The legendary soul singer Marvin Gaye famously asked, “What’s Going On?” His 1971 album examined the US’s involvement in the Vietnam War.
In one song, a veteran returning home to find a land riven with injustice and inequality is left wondering what he had been fighting for.
Okay, that war’s over and there aren’t that many black vets returning to Britain from Afghanistan.
But there is definitely something going on in the African-Caribbean community today.
The rapid growth of the campaign group Black Activists Rising Against Cuts (Barac) is one example.
It has held meetings—sometimes hundreds strong—across Britain.
The response to the death in police custody of reggae star Smiley Culture is another example.
A demonstration to demand answers from the police last month drew around 2,500 mostly black protesters to New Scotland Yard. They vowed to return in even greater numbers until justice is achieved.
The growing militancy among black people can in part be explained by the disproportionate impact of the government’s cuts.
We’re being squeezed—both as employees and as users of services. Many of us were already struggling through the so-called boom years.
In London, over half of young black people are already unemployed. Most observers expect that figure to rocket in the coming years. That’s something that to many brings back horrific memories of the 1980s.
But it’s not an economic onslaught in isolation. There is also a political reflex at work here that in the past may have been held back by an allegiance to Labour.
There’s a big question mark over Tony Blair and Gordon Brown’s legacy. Many recognise that what Labour gave with one hand it took away with the other.
So they introduced the Educational Maintenance Allowance—but also increased university tuition fees. They increased spending on the NHS—but pushed the market into every public service.
The legal advances that flowed from the Stephen Lawrence Inquiry were undermined by a constant stream of concessions to racism. This culminated in the abolition of the Commission for Racial Equality.
Now there’s a sense that Labour wasted its years in power and that as a result we now have the fight of our lives on our hands. For many of us it is far from clear how Labour is going to help us.
That’s not to say that the black working class’s allegiance to Labour has disappeared.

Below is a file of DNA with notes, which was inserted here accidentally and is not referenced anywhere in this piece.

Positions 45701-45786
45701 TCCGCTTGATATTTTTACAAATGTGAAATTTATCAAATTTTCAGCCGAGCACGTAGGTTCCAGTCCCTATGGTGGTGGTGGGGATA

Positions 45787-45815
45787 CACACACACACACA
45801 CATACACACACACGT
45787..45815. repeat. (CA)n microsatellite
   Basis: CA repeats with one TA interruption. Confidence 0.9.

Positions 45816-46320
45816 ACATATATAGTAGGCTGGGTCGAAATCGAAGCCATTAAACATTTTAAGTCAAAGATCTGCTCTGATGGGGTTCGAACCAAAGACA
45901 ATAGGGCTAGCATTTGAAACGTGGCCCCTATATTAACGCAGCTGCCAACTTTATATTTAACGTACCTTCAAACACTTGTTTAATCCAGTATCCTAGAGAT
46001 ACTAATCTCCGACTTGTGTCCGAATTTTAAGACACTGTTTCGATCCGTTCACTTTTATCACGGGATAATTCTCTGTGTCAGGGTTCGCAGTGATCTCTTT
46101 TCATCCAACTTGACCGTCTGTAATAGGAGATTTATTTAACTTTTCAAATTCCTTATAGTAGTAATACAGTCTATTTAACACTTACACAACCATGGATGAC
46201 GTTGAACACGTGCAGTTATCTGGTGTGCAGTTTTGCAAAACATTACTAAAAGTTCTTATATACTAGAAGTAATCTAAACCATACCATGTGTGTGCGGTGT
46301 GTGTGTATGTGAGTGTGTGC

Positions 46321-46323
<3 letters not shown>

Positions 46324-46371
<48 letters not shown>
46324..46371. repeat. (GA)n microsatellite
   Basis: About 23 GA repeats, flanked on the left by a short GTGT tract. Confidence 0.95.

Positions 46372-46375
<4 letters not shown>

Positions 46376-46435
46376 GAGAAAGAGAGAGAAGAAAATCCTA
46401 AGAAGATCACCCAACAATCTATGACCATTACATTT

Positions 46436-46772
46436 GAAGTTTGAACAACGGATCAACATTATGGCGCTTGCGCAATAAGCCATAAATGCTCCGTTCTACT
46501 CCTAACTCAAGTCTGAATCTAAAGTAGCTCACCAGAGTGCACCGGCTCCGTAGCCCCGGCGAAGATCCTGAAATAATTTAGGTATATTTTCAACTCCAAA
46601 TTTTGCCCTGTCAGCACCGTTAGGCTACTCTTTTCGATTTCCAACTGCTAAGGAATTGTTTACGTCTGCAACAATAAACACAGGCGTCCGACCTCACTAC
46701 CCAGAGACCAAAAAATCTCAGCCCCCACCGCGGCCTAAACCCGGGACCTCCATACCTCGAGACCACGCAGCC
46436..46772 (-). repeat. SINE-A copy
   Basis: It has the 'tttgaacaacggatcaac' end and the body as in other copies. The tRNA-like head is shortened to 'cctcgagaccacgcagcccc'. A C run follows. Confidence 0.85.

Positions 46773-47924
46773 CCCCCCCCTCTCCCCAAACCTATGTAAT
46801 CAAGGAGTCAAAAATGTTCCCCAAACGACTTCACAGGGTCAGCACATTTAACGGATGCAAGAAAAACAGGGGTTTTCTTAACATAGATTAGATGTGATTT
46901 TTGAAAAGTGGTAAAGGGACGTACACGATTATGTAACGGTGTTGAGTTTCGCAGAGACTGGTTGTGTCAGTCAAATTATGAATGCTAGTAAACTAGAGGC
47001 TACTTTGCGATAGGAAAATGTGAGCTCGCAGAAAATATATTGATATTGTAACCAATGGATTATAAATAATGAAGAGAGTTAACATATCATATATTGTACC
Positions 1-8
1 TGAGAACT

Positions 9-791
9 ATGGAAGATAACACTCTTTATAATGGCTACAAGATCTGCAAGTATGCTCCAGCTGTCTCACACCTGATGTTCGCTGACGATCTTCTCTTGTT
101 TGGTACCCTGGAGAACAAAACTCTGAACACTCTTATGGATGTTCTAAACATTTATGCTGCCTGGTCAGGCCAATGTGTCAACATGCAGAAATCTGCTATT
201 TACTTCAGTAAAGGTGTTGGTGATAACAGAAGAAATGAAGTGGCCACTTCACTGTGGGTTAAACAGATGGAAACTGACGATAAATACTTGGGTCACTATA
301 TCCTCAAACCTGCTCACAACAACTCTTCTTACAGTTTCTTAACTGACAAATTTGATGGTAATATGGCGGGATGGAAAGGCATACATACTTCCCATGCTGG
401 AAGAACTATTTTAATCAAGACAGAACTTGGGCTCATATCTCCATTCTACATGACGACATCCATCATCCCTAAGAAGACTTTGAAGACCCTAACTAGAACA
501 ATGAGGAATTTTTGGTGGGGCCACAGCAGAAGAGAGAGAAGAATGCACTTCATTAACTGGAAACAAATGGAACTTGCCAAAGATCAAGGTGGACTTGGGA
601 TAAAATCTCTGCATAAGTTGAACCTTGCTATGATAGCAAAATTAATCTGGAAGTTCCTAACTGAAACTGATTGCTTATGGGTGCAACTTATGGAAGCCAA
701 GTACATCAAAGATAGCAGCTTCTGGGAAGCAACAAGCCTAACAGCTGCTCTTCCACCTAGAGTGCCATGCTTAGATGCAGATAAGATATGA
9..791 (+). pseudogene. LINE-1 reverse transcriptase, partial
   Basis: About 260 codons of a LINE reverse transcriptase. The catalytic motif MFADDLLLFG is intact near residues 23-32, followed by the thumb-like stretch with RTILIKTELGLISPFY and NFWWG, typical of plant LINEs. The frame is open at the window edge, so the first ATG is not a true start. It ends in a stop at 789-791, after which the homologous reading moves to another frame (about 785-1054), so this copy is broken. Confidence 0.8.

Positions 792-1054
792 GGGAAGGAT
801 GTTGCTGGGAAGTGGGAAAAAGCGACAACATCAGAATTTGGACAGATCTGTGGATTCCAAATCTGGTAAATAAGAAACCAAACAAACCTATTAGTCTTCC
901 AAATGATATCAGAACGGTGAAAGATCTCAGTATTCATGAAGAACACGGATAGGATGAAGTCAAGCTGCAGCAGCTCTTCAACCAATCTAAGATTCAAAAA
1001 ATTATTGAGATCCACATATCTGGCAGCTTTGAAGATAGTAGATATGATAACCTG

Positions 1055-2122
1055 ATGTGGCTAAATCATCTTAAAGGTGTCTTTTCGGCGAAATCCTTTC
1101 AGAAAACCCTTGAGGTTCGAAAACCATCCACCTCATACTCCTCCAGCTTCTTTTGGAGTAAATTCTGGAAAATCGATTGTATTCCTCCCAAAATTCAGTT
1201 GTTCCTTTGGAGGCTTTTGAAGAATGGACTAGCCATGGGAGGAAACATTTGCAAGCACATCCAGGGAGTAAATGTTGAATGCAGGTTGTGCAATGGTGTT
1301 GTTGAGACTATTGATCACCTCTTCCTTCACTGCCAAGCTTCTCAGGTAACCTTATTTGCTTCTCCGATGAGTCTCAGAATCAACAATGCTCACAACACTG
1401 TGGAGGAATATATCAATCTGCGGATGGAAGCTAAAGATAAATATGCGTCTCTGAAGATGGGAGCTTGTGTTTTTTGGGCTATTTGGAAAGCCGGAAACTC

For example, Tottenham MP David Lammy’s vote went up in the last general election.
But the inadequacy of the response from traditional black leaders—Labour MPs and ex-MPs, in particular—is widely noted. Dawn Butler, Diane Abbott and David Lammy were all absent from the Smiley Culture march.
That failure of leadership in the face of attacks, combined with the practical example of working class self‑activity bringing change in Egypt and Tunisia, is creating a perfect storm of politicisation—and a new opening for revolutionaries.
Black trade unionists, very much in evidence on the Smiley Culture march and at Barac meetings, are looking seriously for an effective way to fight back.
The Tories are adding fuel to the fire with their attacks on multiculturalism.
When the establishment says multiculturalism has failed, lots of us believe it really means that they think it was a bad idea to allow all these black and Asian people into Britain in the first place.
Increasingly, many of the positions taken by revolutionary socialists—that we live in a class society where the ruling class use racism to divide us and the state to oppress us—sound like common sense.
Those who point out the need for black and white working class unity generally get a warm reception.
It was no accident that the Socialist Workers Party (SWP) made placards with the Smiley Culture campaigners.
And it was campaign organisers who collected up all those placards, including the SWP ones, to be used for the next demo.
Our argument that you have to fight and prepare for a revolution, and that in so doing we can also win reforms in the here and now, is reaching an ever-widening audience in the African-Caribbean community.
As Bobby Seale of the US socialist liberation group the Black Panthers might have said—let’s seize the times.